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The Hybrid Phillips Curve: Empirical Evidence from Transition Economies

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Abstract

In this paper we estimate the hybrid New Keynesian Phillips curve for nine transition economies and examine its ability to explain inflation dynamics. Special emphasis has been made on obtaining a measure of expected inflation directly from consumer surveys via the probability method, as opposed to most similar studies, which employ various proxy or instrumental variables for expected inflation. Unlike similar studies that employ the Generalized Method of Moments in evaluating the hybrid Phillips curve, here we use a dynamic fixed effects (DFE) model, as suggested by recent advances in the estimation of nonstationary heterogeneous dynamic panel models. This empirical investigation leads to the conclusion that there does exist a cointegration relation between inflation, expected inflation, and the output gap (as a proxy for real marginal cost). The long-run coefficients for both independent variables are positive and statistically significant. Moreover, based on the error correction model evaluated, one arrives at a conclusion that the error correction term is statistically significant and of appropriate sign, pointing to a 15 percent quarterly imbalance correction. Furthermore, our results are robust to a variety of dynamic panel estimation procedures.

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  • Martina Basarac & Blanka Škrabiæ & Petar Soriæ, 2011. "The Hybrid Phillips Curve: Empirical Evidence from Transition Economies," Czech Journal of Economics and Finance (Finance a uver), Charles University Prague, Faculty of Social Sciences, vol. 61(4), pages 367-383, August.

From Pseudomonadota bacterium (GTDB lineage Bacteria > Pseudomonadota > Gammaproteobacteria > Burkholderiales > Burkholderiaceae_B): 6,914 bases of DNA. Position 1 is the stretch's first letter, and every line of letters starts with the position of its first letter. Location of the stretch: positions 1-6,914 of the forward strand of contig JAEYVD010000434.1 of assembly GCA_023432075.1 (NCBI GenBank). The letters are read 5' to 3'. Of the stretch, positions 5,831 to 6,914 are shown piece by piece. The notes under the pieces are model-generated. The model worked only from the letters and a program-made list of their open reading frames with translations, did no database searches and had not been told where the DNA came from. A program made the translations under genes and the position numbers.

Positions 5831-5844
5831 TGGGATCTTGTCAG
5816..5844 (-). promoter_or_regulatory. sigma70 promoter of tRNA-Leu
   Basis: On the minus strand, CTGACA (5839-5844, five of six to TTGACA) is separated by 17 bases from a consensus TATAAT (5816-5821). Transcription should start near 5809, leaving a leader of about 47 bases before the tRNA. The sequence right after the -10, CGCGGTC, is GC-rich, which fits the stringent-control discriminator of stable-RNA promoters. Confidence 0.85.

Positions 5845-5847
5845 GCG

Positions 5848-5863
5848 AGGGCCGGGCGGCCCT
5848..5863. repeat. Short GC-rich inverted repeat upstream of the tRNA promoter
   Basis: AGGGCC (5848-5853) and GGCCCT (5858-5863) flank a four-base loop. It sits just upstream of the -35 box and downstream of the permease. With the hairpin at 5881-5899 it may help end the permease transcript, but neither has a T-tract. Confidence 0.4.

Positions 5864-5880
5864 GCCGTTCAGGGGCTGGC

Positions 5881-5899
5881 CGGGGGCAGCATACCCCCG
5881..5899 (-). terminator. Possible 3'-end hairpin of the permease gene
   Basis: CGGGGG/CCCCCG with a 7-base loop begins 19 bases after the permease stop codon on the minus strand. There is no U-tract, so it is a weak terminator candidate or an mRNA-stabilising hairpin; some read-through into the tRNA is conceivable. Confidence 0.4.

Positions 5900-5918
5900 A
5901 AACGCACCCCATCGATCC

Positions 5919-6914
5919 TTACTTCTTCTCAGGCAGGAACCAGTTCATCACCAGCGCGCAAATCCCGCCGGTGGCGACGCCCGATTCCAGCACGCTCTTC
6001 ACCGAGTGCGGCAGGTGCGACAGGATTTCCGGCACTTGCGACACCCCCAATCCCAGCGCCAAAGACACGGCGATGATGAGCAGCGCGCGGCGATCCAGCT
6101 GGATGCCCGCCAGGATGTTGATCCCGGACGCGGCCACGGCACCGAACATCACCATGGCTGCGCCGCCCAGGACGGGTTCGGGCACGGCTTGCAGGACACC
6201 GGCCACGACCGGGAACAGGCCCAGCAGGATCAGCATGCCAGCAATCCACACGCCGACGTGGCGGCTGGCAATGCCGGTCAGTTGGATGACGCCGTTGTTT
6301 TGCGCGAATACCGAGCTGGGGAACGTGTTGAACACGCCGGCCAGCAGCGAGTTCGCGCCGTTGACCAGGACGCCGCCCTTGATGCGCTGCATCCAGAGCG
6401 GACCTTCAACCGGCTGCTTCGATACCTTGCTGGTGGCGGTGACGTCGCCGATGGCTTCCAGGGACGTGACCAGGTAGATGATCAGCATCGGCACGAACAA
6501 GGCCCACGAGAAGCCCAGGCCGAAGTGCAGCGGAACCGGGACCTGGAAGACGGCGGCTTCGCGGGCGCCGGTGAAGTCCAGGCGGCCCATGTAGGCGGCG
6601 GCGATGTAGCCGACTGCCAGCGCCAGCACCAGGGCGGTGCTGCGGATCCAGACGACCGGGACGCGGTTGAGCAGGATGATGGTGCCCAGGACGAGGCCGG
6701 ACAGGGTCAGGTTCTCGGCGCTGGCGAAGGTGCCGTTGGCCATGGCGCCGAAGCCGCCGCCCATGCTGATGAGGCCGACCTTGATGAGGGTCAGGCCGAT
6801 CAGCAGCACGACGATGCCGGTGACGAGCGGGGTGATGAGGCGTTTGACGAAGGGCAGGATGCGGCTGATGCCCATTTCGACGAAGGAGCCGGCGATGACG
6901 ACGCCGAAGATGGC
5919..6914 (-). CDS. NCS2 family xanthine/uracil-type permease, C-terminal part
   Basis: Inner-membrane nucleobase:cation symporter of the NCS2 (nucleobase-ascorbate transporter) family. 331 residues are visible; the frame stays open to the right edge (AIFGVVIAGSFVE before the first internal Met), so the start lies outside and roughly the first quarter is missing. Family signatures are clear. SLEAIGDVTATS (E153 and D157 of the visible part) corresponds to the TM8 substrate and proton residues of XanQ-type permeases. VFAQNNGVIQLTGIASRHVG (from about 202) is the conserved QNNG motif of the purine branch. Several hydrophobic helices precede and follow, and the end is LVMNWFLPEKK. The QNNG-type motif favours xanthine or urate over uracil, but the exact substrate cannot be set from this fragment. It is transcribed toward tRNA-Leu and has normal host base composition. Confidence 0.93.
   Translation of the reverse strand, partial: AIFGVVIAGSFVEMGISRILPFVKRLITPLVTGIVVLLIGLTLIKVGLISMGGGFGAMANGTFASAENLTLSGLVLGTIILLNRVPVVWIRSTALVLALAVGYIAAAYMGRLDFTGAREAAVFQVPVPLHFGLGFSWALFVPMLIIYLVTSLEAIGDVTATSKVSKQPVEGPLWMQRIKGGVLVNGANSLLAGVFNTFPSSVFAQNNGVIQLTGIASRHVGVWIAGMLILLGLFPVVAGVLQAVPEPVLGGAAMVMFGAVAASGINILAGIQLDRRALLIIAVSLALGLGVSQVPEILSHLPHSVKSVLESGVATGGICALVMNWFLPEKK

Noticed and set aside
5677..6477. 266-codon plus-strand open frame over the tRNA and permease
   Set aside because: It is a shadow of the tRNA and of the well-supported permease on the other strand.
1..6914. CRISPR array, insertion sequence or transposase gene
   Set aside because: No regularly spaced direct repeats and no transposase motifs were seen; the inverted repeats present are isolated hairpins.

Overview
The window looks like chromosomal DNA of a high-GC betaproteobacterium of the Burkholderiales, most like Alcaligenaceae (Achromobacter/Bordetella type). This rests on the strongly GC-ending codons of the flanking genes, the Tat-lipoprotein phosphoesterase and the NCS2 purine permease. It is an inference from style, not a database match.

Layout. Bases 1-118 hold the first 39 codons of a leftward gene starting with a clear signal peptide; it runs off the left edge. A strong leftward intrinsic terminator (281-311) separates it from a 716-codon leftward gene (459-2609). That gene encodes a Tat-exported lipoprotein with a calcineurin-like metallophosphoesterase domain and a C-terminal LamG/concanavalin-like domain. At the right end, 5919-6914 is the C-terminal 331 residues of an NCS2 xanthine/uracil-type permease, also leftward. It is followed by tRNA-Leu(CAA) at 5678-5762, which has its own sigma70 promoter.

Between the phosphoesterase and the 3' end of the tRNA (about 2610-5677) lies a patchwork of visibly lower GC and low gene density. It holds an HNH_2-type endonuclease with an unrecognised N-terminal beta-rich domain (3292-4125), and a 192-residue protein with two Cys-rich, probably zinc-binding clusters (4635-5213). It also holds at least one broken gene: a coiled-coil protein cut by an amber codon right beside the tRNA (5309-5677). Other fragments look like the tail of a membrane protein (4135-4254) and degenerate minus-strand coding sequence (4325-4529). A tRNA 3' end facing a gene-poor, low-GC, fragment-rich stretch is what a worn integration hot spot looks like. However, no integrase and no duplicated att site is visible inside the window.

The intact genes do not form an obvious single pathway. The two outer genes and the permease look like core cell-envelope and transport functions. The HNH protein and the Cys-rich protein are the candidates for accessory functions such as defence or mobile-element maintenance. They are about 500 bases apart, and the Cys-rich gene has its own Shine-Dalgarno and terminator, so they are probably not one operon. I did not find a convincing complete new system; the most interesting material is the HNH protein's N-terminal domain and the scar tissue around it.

• Handle: RePEc:fau:fauart:v:61:y:2011:i:4:p:367-383
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    Cited by:

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    2. Albulene Kastrati & Geoff Pugh & Valentin Toci, 2017. "Output Gap In Transition Economies Using Unobserved Component Method: The Case Of Czech Republic, Estonia And Kosovo," Economic Thought and Practice, Department of Economics and Business, University of Dubrovnik, vol. 26(2), pages 477-500, december.
    3. Kavtaradze, Lasha, 2014. "Inflation Dynamics in Georgia," MPRA Paper 59966, University Library of Munich, Germany.
    4. Temitope Leshoro & Umakrishnan Kollamparambil, 2016. "Inflation Or Output Targeting? Monetary Policy Appropriateness In South Africa," PSL Quarterly Review, Economia civile, vol. 69(276), pages 77-104.
    5. Kristina Matuzeviciute & Mindaugas Butkus & Akvile Karaliute, 2017. "Do Technological Innovations Affect Unemployment? Some Empirical Evidence from European Countries," Economies, MDPI, vol. 5(4), pages 1-19, December.
    6. Duncan O. Hongo & Fanglin Li & Max William Ssali, 2019. "Trade-Off Phillips Curve, Inflation and Economic Implication: The Kenyan Case," International Journal of Economics and Finance, Canadian Center of Science and Education, vol. 11(4), pages 60-73, April.
    7. Vít Pošta, 2015. "Semi-structural estimates of time-varying NAIRU based on the new Keynesian Phillips curve: evidence from Eastern European economies," Empirical Economics, Springer, vol. 49(4), pages 1217-1243, December.
    8. Franz Xaver Zobl & Martin Ertl, 2021. "The Condemned Live Longer – New Evidence of the New Keynesian Phillips Curve in Central and Eastern Europe," Open Economies Review, Springer, vol. 32(4), pages 671-699, September.

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    More about this item

    Keywords

    hybrid New Keynesian Phillips curve; inflation expectations; dynamic heterogeneous panel data;
    All these keywords.

    JEL classification:

    • C23 - Mathematical and Quantitative Methods - - Single Equation Models; Single Variables - - - Models with Panel Data; Spatio-temporal Models
    • D12 - Microeconomics - - Household Behavior - - - Consumer Economics: Empirical Analysis
    • E31 - Macroeconomics and Monetary Economics - - Prices, Business Fluctuations, and Cycles - - - Price Level; Inflation; Deflation

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